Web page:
October 20, 2020
Pandemic causes record federal deficit for FY 2020 of $3.1 trillion
According to the Treasury, the FY 2020 deficit was $3.1 trillion, up by over 200% compared to its level of about $1 trillion in FY 2019. The FY 2020 deficit was 15.2% of GDP, the largest by far since 1945.
- Spending exceeded $6.5 trillion in FY 2020, up from $4.4 trillion in FY 2019.
- Receipts were $3.4 trillion in FY 2020, similar to the $3.5 trillion in FY 2019.
- The stock of outstanding federal debt also grew to record levels in FY 2020, just shy of 100% of GDP, which is the largest in US history except for the end of World War II.
Stimulus spending intended to cushion the effects of the COVID-19 pandemic accounts for the large increase in the FY 2020 deficit. For the first six months of FY 2020 (through March), the federal deficit was only about 8% higher than the comparable figure in 2019. The pattern of normal deficits for the first half of the year followed by COVID-related deficit increases can be seen in the figure below (from the Treasury's Final Monthly Treasury Statement), which shows the cumulative deficit by month in FY 2019 and FY 2020.
Monthly receipts, outlays, and budget deficit/surplus of the US government, cumulative, fiscal years 2019 and 2020
Federal spending increases were especially large in the categories of income security, health, and commerce and housing, as would be expected because of the pandemic. This can be seen in the table below (from Treasury's Final Monthly Treasury Statement), which compares the receipts and spending (outlays) in FY 2019 and FY 2020.
Summary of receipts by source, and outlays by function of the US government, fiscal years 2019 and 2020 (amounts in $ millions)
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Individual Income Taxes
Corporation Income Taxes
Social Insurance and Retirement Receipts:
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Employment and General Retirement
Estate and Gift Taxes
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General Science, Space and Technology
Natural Resources and Environment
Commerce and Housing Credit
Community and Regional Development
Education, Training, Employment, and Social Services
Veterans Benefits and Services
Administration of Justice
Undistributed Offsetting Receipts
Note: Details may not add to totals due to rounding. % change (year-over-year) is calculated as (FY2020/FY2019)-1, except for 'Commerce and Housing Credit' and 'Undistributed Offsetting Receipts' where there is an adjustment to account for the negative net outlays in one or both years.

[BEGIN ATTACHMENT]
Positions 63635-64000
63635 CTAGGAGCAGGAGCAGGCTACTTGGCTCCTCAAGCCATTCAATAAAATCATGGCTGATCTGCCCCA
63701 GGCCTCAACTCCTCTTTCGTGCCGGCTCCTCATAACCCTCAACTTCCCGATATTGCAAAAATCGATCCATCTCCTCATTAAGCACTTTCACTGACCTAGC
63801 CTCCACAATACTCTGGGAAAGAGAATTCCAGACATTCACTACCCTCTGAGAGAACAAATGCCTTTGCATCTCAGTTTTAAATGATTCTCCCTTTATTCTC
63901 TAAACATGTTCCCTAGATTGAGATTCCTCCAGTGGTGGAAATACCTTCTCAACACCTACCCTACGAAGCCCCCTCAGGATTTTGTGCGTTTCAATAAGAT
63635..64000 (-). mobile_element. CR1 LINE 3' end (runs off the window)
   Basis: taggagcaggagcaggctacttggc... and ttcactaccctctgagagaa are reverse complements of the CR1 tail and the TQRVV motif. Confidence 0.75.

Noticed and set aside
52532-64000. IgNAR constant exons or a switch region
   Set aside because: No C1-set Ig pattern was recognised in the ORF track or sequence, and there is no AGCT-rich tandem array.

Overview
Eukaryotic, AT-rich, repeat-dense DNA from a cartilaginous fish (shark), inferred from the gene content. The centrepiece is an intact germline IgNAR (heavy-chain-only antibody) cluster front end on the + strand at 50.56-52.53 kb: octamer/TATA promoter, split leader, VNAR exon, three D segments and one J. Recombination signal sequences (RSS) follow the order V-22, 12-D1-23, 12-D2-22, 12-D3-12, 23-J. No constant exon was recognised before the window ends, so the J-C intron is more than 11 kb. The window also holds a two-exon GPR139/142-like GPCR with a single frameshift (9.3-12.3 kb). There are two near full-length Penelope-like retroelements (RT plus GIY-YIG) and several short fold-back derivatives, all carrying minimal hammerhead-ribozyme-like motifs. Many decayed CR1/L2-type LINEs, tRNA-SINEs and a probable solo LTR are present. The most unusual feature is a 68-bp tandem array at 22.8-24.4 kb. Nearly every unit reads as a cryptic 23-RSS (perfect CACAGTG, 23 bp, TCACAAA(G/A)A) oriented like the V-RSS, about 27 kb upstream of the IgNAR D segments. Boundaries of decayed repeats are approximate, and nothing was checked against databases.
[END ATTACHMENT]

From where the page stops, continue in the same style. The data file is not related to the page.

Impact of increasing federal deficits and debt
Economists commonly identify a number of adverse consequences from large deficits and the consequently large long-term debt balances. These include:
- Decreased national saving and future income. Because increased federal debt crowds out private investment, labor productivity and real wages would be lower than otherwise.
- Pressure for larger tax increases or spending cuts in the future. Since increased federal debt would result in higher federal interest payments, additional federal revenue would be required to provide the same level of government services or federal spending would need to be reduced.
- Reduced ability to respond to domestic and international problems. Unexpected events, such as recessions or foreign conflicts, are often accompanied by significant increases in federal government spending. A long-term increase in federal debt may reduce the ability of the federal government to respond to such situations.
- Greater chance of a fiscal crisis. The Congressional Budget Office (CBO) projected (The 2020 Long-Term Budget Outlook) federal debt held by the public could be as much as 195% of GDP in 2050. The CBO projection assumes that investors will continue to lend to the federal government and would do so at relatively low interest rates. A loss in investor confidence could be accompanied by a loss of access to capital markets or significant interest rate increases. The debt-to-GDP ratio at which such a situation might occur, however, is subject to considerable uncertainty.
Companies need to be aware that the long-term pressures on the federal government's finances persist and are a major driver of future policy. Such policy changes could include structural changes to federal entitlement programs or changes in tax policy to raise additional revenue.
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